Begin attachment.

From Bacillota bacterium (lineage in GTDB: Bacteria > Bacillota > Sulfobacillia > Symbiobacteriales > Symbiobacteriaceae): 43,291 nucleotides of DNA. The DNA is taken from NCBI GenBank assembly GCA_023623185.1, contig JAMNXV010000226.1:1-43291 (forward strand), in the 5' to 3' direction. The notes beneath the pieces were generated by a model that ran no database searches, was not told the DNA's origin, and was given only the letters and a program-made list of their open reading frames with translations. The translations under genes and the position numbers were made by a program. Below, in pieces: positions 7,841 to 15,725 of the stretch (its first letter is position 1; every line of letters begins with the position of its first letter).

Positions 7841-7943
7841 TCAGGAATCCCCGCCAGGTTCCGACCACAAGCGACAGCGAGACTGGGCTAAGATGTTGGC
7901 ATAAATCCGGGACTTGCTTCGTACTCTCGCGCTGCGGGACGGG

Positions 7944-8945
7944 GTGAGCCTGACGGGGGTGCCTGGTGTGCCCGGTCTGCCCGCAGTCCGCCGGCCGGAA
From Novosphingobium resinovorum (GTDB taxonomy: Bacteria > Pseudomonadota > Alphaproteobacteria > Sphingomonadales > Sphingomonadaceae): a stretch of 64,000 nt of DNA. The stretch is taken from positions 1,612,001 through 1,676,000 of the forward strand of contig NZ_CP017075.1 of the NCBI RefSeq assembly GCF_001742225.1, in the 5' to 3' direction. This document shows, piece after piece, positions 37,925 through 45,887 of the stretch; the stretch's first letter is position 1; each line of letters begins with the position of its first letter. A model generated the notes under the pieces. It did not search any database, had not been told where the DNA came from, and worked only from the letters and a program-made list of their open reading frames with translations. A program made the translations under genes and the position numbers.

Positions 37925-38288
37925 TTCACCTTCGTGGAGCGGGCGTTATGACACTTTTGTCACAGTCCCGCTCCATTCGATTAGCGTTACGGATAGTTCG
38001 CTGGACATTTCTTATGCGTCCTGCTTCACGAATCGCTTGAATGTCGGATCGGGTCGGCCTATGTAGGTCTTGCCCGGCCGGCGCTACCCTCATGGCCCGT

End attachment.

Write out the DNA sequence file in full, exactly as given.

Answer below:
From Bacillota bacterium (lineage in GTDB: Bacteria > Bacillota > Sulfobacillia > Symbiobacteriales > Symbiobacteriaceae): 43,291 nucleotides of DNA. The DNA is taken from NCBI GenBank assembly GCA_023623185.1, contig JAMNXV010000226.1:1-43291 (forward strand), in the 5' to 3' direction. The notes beneath the pieces were generated by a model that ran no database searches, was not told the DNA's origin, and was given only the letters and a program-made list of their open reading frames with translations. The translations under genes and the position numbers were made by a program. Below, in pieces: positions 7,841 to 15,725 of the stretch (its first letter is position 1; every line of letters begins with the position of its first letter).

Positions 7841-7943
7841 TCAGGAATCCCCGCCAGGTTCCGACCACAAGCGACAGCGAGACTGGGCTAAGATGTTGGC
7901 ATAAATCCGGGACTTGCTTCGTACTCTCGCGCTGCGGGACGGG

Positions 7944-8945
7944 GTGAGCCTGACGGGGGTGCCTGGTGTGCCCGGTCTGCCCGCAGTCCGCCGGCCGGAA
From Novosphingobium resinovorum (GTDB taxonomy: Bacteria > Pseudomonadota > Alphaproteobacteria > Sphingomonadales > Sphingomonadaceae): a stretch of 64,000 nt of DNA. The stretch is taken from positions 1,612,001 through 1,676,000 of the forward strand of contig NZ_CP017075.1 of the NCBI RefSeq assembly GCF_001742225.1, in the 5' to 3' direction. This document shows, piece after piece, positions 37,925 through 45,887 of the stretch; the stretch's first letter is position 1; each line of letters begins with the position of its first letter. A model generated the notes under the pieces. It did not search any database, had not been told where the DNA came from, and worked only from the letters and a program-made list of their open reading frames with translations. A program made the translations under genes and the position numbers.

Positions 37925-38288
37925 TTCACCTTCGTGGAGCGGGCGTTATGACACTTTTGTCACAGTCCCGCTCCATTCGATTAGCGTTACGGATAGTTCG
38001 CTGGACATTTCTTATGCGTCCTGCTTCACGAATCGCTTGAATGTCGGATCGGGTCGGCCTATGTAGGTCTTGCCCGGCCGGCGCTACCCTCATGGCCCGT